Maybe these aren’t your goals, maybe your goals have to do with eating better or moving more. In that case, maybe your small steps would be to try a new vegetable every week, to drink one extra glass of water per day, or to walk for at least five minutes each day. Five minutes seems to be a sweet spot for me. As I said, it’s hard for me to weasel out of that amount of time and if I do five minutes, I’ll often add another five.

This year, I’m resolving to make each habit a ten minute habit. I’ve proven that I can do five, why not ten? And now that my mental and emotional health are in check, I’d like to start working on my physical health. I’m dealing with an ankle injury at the moment, but plan on starting an outdoor walking habit when it’s healed. Moving more would help me immensely.

Resolve. Find your bare minimum. Commit. Do. Enjoy the benefits.

I’m Thankful That I’m Not a Robot

Like any good student of self care, stress management, or wellness, I have a daily gratitude practice. Every morning or early afternoon (because, really, there’s no wrong time to be grateful), I write down a few things in my life that I’m thankful for.

I’m not going to lie, for months it’s read like a Gratitude Greatest Hits. Notable, good, sometimes even authentic, but also overplayed and lacking in meaning the more I cycle through the usual list. The list has become automatic. My home. My dogs. Schweetie. My friends. My neighbors. My family. New opportunities (a wonderfully vague way to be grateful without actually having to come up with anything). Now, I am actually grateful that these things are in my life. My world is bigger, happier, brighter, and more filled with love because of all them. However, I was just parroting these same few things back to myself every day. Anything overdone loses its power and its intended effect. I realized that there must be more. There must be some finer points of gratitude…Gratitude B Sides or Deep Cuts (to continue the album analogy), if you will.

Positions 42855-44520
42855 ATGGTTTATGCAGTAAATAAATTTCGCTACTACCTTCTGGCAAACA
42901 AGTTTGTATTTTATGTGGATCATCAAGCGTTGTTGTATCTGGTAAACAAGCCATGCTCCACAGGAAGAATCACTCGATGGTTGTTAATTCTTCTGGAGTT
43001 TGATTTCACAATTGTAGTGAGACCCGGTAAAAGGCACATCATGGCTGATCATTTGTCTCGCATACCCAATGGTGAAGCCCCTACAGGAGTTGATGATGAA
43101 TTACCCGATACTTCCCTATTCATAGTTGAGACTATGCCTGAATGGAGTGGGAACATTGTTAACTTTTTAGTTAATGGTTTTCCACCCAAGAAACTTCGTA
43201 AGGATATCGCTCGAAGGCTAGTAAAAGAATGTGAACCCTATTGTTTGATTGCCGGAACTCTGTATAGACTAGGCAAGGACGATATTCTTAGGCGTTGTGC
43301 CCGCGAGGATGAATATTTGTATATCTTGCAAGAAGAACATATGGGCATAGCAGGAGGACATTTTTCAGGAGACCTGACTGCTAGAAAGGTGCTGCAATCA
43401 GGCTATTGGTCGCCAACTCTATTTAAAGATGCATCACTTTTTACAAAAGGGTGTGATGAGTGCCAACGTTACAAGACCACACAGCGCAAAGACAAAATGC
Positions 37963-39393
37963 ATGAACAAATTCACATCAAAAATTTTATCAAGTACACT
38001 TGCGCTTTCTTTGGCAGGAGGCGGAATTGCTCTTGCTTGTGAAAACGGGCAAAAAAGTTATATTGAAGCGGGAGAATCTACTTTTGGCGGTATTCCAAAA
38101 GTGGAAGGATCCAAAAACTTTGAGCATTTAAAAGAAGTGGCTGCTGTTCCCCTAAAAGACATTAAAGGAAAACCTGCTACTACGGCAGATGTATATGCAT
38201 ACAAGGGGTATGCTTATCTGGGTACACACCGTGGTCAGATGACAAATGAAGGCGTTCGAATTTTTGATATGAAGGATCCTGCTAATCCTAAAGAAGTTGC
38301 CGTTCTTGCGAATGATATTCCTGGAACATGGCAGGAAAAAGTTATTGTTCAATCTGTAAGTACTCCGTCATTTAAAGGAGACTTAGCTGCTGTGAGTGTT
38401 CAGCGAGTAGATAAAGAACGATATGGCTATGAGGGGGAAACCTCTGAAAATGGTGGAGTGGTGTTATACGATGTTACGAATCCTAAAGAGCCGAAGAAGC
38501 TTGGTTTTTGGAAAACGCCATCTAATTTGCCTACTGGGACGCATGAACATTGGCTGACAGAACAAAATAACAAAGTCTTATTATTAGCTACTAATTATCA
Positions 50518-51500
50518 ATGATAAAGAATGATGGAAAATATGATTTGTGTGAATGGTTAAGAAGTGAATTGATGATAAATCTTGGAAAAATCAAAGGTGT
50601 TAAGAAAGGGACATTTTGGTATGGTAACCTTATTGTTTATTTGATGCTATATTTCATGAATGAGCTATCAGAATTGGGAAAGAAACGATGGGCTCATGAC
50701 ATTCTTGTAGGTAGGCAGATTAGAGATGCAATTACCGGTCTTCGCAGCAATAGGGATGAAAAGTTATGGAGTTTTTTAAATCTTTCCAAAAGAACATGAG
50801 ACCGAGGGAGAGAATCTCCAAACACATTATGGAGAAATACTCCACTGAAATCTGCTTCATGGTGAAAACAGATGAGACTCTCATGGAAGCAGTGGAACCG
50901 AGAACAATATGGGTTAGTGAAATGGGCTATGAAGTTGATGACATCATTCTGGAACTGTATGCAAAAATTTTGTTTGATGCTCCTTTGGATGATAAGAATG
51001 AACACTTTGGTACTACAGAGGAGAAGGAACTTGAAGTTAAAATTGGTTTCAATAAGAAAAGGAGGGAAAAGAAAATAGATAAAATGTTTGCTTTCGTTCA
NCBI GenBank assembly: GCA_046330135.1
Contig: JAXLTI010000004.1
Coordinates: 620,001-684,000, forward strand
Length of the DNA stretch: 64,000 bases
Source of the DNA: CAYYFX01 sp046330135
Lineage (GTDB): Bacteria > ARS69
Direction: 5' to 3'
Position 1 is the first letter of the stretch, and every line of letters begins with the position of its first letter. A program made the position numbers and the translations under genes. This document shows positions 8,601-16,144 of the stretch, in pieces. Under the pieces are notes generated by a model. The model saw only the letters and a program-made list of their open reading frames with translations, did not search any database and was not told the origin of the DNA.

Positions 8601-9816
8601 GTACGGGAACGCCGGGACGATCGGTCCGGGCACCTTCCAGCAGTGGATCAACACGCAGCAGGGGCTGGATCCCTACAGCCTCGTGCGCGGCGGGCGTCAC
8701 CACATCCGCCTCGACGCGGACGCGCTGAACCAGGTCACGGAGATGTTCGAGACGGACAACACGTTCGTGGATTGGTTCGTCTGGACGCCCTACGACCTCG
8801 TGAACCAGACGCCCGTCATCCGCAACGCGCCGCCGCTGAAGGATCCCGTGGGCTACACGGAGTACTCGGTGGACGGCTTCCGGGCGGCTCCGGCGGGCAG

And so, I’ve spent the last two mornings looking for the lesser appreciated moments in my life. The smaller things. The little instances that are bright and beautiful and perfect. Taking the time to zero in on new and less obvious things has helped me to feel more connected and truly appreciative.

I noticed how delightful the sun is when it shines brightly through my bathroom window. I’m thankful for the stranger on the street that wished me a hearty “Happy New Year!” in a moment where I was feeling a bit out of sorts. I am grateful for a relatively healthy body that allows me to take a walk each day.

It feels good to try being more specific with my gratitude practice and I am thankful that I feel renewed and reconnected to it.

First Resolution of the New Year: No more robotic gratitude lists.